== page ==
CONCORD, N.H. (AP) — The father of Harmony Montgomery, a New Hampshire girl who disappeared in 2019 at age 5 but was not reported missing until late last year, has been arrested on a charge of second-degree murder, authorities said Monday.
He is accused of repeatedly striking her in the head with a closed fist that December.
Other counts against Adam Montgomery, 32, include falsifying physical evidence and abuse of a corpse between December 2019 and March 2020. Authorities did not say whether the girl’s body had been found.
Montgomery, also is charged with tampering with a witness by attempting to cause his wife and Harmony’s stepmother, Kayla Montgomery, to provide false testimony. He is scheduled to be arraigned Tuesday in Manchester.
An attorney for Adam Montgomery did not immediately comment.
“I do want to again express my deepest sympathies to Harmony’s family, friends and loved ones,” state Attorney General John Formella said at the news conference in Manchester. “We understand that today’s news, while significant for purposes of this investigation, is yet another difficult moment for those who loved Harmony and those who have followed this case.”
In August, authorities said the case had become a homicide investigation. They said they believe Harmony was killed in Manchester, the state’s largest city, in early December 2019.
Police first became aware that Harmony might be missing when they received a call from the girl’s mother, Crystal Sorey, in November. She had been unsuccessfully trying to locate the girl for months, police said.
Police said they contacted Adam Montgomery, who had custody of Harmony, and other family members by the end of December. According to court documents, police told him that Harmony had not been seen in more than two years and there was concern over whether she was still alive.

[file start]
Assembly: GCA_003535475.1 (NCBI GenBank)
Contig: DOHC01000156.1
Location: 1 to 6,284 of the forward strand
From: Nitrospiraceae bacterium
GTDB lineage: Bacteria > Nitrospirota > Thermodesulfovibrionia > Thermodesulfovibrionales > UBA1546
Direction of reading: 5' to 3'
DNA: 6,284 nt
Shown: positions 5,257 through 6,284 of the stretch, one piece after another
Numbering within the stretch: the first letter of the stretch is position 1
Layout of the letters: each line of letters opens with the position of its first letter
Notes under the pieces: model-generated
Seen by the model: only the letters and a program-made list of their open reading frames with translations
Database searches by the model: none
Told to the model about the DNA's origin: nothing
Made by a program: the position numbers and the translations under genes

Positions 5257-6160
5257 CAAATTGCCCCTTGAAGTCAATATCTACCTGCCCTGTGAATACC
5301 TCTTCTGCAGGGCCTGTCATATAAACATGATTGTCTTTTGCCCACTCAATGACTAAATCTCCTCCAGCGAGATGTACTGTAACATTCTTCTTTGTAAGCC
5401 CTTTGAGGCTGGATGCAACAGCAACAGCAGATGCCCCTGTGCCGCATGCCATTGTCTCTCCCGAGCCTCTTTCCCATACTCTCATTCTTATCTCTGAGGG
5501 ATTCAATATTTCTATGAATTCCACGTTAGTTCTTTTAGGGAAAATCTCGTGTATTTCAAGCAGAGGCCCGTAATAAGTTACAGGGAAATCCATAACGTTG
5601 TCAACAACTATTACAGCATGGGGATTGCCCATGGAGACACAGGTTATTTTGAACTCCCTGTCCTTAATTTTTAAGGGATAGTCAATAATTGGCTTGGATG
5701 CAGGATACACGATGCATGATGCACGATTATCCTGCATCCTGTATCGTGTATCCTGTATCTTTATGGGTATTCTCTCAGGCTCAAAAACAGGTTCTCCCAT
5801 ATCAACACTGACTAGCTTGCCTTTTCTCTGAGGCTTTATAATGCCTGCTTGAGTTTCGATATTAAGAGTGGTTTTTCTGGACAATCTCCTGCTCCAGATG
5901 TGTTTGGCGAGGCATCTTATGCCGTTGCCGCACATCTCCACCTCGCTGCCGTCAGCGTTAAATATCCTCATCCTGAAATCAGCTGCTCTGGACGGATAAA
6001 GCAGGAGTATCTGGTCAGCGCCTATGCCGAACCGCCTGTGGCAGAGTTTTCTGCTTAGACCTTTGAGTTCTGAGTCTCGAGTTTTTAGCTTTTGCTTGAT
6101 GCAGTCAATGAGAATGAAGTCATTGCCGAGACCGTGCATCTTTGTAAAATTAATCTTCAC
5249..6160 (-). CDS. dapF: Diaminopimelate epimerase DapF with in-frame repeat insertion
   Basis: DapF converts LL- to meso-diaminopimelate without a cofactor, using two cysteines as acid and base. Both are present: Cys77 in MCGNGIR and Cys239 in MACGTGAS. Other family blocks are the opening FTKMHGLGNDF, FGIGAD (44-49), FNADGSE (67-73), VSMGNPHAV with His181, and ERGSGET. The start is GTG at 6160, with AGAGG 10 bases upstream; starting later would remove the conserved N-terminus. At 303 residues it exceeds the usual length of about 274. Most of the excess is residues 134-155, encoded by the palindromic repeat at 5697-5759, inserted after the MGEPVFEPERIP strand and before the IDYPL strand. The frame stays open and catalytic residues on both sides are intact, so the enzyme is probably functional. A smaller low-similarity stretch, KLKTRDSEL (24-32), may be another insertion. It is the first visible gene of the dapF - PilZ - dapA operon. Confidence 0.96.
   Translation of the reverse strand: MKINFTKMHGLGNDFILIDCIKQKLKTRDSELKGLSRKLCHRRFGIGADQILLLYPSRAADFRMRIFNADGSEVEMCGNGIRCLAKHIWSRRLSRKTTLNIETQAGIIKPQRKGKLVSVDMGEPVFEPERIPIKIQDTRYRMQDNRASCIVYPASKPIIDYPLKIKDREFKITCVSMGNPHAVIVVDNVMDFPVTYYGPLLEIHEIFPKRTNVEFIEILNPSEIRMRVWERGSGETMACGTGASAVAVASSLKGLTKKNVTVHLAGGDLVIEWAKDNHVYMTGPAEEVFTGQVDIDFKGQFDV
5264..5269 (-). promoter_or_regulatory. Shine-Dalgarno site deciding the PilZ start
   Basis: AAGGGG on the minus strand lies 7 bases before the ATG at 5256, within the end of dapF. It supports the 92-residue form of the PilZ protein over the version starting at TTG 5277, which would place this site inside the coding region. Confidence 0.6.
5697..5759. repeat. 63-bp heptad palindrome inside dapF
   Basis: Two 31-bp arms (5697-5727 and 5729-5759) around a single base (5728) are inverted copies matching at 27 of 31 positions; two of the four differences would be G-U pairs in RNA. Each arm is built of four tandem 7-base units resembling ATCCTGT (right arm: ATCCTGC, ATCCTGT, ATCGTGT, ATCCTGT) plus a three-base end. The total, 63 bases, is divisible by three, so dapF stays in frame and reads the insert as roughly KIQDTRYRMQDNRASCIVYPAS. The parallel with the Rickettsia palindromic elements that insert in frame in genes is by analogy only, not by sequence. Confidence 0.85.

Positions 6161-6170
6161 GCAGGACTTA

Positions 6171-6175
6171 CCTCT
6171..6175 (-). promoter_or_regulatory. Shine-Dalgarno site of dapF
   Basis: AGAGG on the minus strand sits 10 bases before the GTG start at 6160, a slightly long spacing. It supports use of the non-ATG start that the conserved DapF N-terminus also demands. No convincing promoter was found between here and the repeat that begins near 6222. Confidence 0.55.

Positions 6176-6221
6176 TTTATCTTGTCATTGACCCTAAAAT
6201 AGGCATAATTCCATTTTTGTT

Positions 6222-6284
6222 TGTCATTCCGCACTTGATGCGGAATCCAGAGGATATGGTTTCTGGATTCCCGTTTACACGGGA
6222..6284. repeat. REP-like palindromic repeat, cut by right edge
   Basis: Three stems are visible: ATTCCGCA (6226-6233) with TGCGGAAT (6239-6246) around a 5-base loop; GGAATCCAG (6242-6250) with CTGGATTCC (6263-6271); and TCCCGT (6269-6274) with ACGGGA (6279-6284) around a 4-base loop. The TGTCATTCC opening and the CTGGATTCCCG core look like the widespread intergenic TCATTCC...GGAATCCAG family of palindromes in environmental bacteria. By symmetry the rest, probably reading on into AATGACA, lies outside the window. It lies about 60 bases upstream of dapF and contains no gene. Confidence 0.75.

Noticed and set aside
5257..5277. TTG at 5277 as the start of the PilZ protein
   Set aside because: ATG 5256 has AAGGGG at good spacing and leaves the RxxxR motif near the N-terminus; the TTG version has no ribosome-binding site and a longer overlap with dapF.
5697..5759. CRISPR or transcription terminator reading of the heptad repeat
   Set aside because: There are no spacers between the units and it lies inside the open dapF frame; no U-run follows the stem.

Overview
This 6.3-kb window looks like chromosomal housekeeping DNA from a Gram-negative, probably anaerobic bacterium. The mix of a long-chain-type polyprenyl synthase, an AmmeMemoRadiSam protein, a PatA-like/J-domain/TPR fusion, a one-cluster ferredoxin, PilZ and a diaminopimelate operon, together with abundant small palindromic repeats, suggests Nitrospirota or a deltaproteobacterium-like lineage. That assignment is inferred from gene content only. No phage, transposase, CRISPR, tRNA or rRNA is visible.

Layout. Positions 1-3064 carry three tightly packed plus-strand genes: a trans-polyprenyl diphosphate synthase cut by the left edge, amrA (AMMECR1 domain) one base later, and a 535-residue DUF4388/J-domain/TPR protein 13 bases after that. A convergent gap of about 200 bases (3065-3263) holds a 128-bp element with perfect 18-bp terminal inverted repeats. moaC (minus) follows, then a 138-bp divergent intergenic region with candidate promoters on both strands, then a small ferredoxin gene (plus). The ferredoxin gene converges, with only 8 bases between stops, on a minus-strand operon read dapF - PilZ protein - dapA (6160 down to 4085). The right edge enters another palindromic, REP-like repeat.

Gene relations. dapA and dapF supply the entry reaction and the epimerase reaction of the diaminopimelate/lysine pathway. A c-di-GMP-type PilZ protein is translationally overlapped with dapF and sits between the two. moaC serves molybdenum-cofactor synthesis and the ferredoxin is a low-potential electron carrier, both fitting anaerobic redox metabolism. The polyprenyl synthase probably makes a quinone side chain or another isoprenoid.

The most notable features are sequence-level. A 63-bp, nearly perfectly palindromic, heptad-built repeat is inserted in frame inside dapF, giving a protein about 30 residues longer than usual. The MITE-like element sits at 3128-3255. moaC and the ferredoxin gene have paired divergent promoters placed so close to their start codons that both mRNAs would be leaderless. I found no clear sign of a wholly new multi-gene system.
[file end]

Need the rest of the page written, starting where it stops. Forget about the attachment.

Harmony’s father and stepmother, who have since pleaded not guilty to charges related to her well-being, told police that Adam brought Harmony to be with Sorey in Massachusetts around Thanksgiving 2019. Sorey said she last saw her daughter during a phone video conversation around Easter that year.
“I am in shock at this point, it hasn’t really hit me yet,” Sorey said in a text message to The Associated Press. She added that “nobody wanted to listen to me, this could’ve all been avoided, but now we’re faced with the biggest battle my family will ever face!”
Adam Montgomery was in court last month as his lawyers argued that some of the statements he made to police should be suppressed. They said he told police multiple times that “I’ve got nothing else to say” when questioned further about his daughter’s whereabouts and said he didn’t want to talk to them, yet police kept asking him questions.
He faces a trial next month in an unrelated case on stolen weapons charges.
Bail for Kayla Montgomery was recently revoked after she didn’t show up at a hearing on charges against her, including that she lied to state health officials about having Harmony Montgomery in her care.
Harmony’s case has prompted an outpouring of support, including vigils and social media sites. Police offered cash rewards for information and dedicated a 24-hour tip line to the case.
“I ask that in memory of Harmony that we all make every effort to do something nice for a child today,” Manchester Police Chief Allen Aldenberg said at the news conference. He added, “Just take a few moments out of your day to say something nice to a child, give him or her a hug, some special words of encouragement.”